The absence of hyperglycemia makes diabetic ketoacidosis improbable. Those with mild hyperglycemia may have underlying diabetes mellitus Diabetes Mellitus (DM) Diabetes mellitus is impaired insulin secretion and variable degrees of peripheral insulin resistance leading to hyperglycemia. Early symptoms are related to hyperglycemia and include polydipsia... read more , which may be recognized by elevated levels of glycosylated hemoglobin (HbA1C).
Typical laboratory findings include
Hypokalemia Hypokalemia Hypokalemia is serum potassium concentration 3.5 mEq/L ( 3.5 mmol/L) caused by a deficit in total body potassium stores or abnormal movement of potassium into cells. The most common cause is... read more , hypomagnesemia Hypomagnesemia Hypomagnesemia is serum magnesium concentration 1.8 mg/dL ( 0.70 mmol/L). Causes include inadequate magnesium intake and absorption or increased excretion due to hypercalcemia or drugs such... read more , and hypophosphatemia Hypophosphatemia Hypophosphatemia is a serum phosphate concentration 2.5 mg/dL (0.81 mmol/L). Causes include alcohol use disorder, burns, starvation, and diuretic use. Clinical features include muscle weakness... read more
Detection of acidosis may be complicated by concurrent metabolic alkalosis Metabolic Alkalosis Metabolic alkalosis is primary increase in bicarbonate (HCO3−) with or without compensatory increase in carbon dioxide partial pressure (Pco2); pH may be high or nearly normal. Common causes... read more due to vomiting, resulting in a relatively normal pH; the main clue is the elevated anion gap. If history does not rule out toxic alcohol ingestion as a cause of the elevated anion gap, serum methanol and ethylene glycol levels should be measured. Calcium oxalate crystals in the urine also suggests ethylene glycol poisoning. Lactic acid levels are often elevated because of hypoperfusion and the altered balance of reduction and oxidation reactions in the liver.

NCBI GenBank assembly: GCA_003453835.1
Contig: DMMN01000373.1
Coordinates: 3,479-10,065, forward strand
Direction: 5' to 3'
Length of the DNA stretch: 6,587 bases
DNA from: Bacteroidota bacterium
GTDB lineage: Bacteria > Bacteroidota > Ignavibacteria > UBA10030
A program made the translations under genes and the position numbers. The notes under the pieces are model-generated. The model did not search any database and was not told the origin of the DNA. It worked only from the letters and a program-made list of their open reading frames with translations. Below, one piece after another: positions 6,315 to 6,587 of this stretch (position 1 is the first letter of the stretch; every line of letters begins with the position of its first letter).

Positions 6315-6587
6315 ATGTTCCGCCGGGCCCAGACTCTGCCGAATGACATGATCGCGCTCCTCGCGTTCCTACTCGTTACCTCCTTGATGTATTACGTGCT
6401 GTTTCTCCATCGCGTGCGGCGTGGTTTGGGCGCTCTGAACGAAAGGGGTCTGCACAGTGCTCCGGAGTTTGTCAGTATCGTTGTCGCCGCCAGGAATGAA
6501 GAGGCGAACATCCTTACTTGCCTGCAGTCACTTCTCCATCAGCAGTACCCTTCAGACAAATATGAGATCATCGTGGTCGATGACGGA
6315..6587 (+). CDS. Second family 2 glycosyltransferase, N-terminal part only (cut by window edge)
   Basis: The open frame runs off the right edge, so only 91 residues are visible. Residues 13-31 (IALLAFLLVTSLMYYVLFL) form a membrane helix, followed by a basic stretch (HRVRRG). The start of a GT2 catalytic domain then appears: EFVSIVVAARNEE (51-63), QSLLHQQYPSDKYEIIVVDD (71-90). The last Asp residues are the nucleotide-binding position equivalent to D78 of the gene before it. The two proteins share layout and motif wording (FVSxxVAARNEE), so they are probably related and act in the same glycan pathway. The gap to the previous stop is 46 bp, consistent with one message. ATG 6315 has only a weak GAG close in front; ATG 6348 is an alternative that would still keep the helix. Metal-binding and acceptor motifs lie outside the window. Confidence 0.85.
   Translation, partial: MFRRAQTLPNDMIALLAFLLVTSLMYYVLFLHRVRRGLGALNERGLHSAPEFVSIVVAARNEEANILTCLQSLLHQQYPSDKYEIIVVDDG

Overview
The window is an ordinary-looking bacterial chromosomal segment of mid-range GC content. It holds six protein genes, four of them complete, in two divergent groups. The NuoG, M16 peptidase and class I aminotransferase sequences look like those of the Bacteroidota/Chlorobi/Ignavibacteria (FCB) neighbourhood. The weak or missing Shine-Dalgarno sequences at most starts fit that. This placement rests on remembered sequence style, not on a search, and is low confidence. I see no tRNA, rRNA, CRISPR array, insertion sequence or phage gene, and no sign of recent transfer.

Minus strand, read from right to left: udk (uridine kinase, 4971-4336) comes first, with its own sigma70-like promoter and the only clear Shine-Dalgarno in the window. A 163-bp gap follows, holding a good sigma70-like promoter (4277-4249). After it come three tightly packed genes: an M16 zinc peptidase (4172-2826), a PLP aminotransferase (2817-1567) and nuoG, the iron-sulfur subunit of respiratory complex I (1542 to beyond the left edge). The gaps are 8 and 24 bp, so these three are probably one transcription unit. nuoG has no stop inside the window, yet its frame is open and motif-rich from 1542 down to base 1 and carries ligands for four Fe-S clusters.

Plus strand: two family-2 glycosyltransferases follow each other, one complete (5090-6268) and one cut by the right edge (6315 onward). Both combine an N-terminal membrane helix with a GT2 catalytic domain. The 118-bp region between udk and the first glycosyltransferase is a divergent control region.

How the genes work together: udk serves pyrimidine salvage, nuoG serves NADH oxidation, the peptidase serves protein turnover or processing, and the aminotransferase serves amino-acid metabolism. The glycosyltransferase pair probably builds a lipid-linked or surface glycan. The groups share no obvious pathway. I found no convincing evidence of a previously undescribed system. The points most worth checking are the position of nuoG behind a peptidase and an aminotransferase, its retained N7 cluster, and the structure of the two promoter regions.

Treatment of Alcoholic Ketoacidosis
IV thiamin and other vitamins plus magnesium
IV 5% dextrose in 0.9% saline
Patients are initially given thiamin 100 mg IV to prevent development of Wernicke encephalopathy Wernicke Encephalopathy Wernicke encephalopathy is characterized by acute onset of confusion, nystagmus, partial ophthalmoplegia, and ataxia due to thiamin deficiency. Diagnosis is primarily clinical. The disorder... read more or Korsakoff psychosis Korsakoff Psychosis Korsakoff psychosis is a late complication of persistent Wernicke encephalopathy and results in memory deficits, confusion, and behavioral changes. Korsakoff psychosis occurs in 80% of untreated... read more . Then an IV infusion of 5% dextrose in 0.9% saline solution is given. Initial IV fluids should contain added water-soluble vitamins and magnesium, with potassium replacement as required.
Ketoacidosis and gastrointestinal symptoms usually respond rapidly. Use of insulin is appropriate only if there is any question of atypical diabetic ketoacidosis or if hyperglycemia > 300 mg/dL (> 16.7 mmol/L) develops.
Alcoholic ketoacidosis is caused by the combined effects of alcohol and starvation on glucose metabolism; it is characterized by hyperketonemia and elevated anion gap metabolic acidosis without significant hyperglycemia.
Measure serum and urine ketones and electrolytes and calculate a serum anion gap.
Treat initially with IV thiamin to prevent Wernicke encephalopathy or Korsakoff psychosis, then follow up with IV dextrose in 0.9% saline.